VCs Making More Deals, For Fewer Dollars

8/7/07Follow @bbuderi

More venture capital deals, particularly early-stage deals, but fewer dollars. This was the bottom line highlighted in today’s MoneyTree report on venture capital covering the second quarter of 2007.

The report showed a nationwide 15.6 percent rise in deals—from 845 to 977—in Q2 compared to Q1. At the same time, investment fell from $7.4 billion in the first-quarter to $7.1 billion last quarter, a 4.3 percent dip. That trend was mirrored in New England, where deal-making skyrocketed nearly 40 percent (141 second-quarter deals, compared to just 101 in Q1) but the dollars sank a bit more than 11 percent, from $972.6 million to $862.4 million. There’s a nice write-up about the data in today’s Boston Globe by Rob Weisman.

So why more deals but less money? Well, one answer is a big uptick in early-stage investing, where companies typically seek less money than in later rounds. Weisman’s article, in part by quoting Tracy Lefteroff, global managing partner of PricewaterhouseCoopers’s venture capital practice, makes a good case that venture funds in recent years have been reluctant to invest in early stage firms while their portfolios were still saddled with dotcom-era investments. Now, the theory goes, the weight of those dotcom firms has been lifted through merger, sale, or collapse, leaving VCs ready, willing, and able to take on new start-up investments.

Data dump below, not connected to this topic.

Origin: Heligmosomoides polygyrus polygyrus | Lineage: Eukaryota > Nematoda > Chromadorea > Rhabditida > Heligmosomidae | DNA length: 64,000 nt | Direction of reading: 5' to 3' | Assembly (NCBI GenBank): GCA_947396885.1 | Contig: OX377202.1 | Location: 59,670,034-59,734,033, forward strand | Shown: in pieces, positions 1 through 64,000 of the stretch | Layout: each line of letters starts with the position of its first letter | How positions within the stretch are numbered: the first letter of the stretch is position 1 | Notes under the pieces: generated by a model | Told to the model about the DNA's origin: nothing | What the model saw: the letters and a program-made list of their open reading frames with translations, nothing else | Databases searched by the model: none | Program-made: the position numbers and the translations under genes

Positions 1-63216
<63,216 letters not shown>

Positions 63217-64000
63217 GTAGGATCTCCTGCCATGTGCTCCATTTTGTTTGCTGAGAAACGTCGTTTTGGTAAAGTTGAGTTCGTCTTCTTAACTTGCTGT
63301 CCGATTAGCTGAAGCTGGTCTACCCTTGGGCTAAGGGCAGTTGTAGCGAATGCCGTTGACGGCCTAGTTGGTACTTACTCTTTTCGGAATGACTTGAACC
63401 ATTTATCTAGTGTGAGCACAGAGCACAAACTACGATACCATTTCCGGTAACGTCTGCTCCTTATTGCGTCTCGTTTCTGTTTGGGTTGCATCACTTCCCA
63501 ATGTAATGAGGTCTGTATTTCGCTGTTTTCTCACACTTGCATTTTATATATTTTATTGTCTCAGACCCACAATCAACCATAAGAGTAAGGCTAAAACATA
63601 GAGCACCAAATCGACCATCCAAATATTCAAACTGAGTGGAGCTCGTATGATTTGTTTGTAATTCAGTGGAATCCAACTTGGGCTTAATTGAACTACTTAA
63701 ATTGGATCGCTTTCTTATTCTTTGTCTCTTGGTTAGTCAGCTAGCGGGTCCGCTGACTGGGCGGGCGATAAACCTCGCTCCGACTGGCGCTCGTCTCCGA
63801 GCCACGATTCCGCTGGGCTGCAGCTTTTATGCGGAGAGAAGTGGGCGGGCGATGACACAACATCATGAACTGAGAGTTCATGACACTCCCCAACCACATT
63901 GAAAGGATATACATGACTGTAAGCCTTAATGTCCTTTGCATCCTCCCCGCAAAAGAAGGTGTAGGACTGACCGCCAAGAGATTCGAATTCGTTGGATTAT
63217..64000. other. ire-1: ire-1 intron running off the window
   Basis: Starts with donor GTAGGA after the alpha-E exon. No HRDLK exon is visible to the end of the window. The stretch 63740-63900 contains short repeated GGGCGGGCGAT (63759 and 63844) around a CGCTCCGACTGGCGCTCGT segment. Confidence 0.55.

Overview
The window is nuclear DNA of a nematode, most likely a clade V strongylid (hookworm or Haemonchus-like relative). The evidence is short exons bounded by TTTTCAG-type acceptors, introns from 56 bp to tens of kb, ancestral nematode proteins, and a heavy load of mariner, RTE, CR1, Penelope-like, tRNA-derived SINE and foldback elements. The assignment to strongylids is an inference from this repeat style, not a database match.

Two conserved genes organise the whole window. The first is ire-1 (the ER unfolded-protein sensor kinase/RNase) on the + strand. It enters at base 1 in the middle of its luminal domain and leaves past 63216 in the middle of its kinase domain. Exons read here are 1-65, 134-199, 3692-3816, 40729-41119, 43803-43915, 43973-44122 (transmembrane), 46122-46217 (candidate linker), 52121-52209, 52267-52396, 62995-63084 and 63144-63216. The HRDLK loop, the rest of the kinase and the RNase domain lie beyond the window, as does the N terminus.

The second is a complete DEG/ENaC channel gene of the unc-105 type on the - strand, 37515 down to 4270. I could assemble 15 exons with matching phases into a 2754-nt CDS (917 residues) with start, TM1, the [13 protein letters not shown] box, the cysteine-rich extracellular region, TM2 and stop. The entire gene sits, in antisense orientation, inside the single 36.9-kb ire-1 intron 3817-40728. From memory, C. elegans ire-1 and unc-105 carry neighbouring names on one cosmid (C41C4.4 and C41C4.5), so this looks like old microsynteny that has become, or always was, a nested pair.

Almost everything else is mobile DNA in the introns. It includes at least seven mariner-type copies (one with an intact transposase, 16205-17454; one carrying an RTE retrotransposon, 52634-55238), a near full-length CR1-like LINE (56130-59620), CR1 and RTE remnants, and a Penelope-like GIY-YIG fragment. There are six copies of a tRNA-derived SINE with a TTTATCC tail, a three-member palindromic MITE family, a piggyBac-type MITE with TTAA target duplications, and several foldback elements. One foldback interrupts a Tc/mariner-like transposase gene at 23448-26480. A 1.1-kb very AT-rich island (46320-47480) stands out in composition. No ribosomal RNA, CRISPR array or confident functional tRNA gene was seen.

The MoneyTree report is sponsored by PricewaterhouseCoopers, Thomson Financial, and the National Venture Capital Association. It competes with a similar analysis put out by Dow Jones VentureOne and Ernst & Young, who released their Quarterly Venture Capital Report a few weeks ago.

That report also noted a rise in venture deals in Q2. However, rather than a decrease in outlays, it showed an increase of 5.5 percent in venture financing. There wasn’t a dramatic difference in dollar figures: the VentureOne data showed $7.4 billion invested by venture firms in Q2 vs. the $7.1 figure from MoneyTree. Obviously, though, the two groups use somewhat different criteria for their analyses. Representatives of both firms put forth several theories about how their methodologies differed. But both shot down the other’s ideas. We’ll keep working to understand the differences—maybe by next quarter.

Bob is Xconomy's founder and editor in chief. You can e-mail him at bbuderi@xconomy.com, call him at 617.500.5926. Follow @bbuderi

By posting a comment, you agree to our terms and conditions.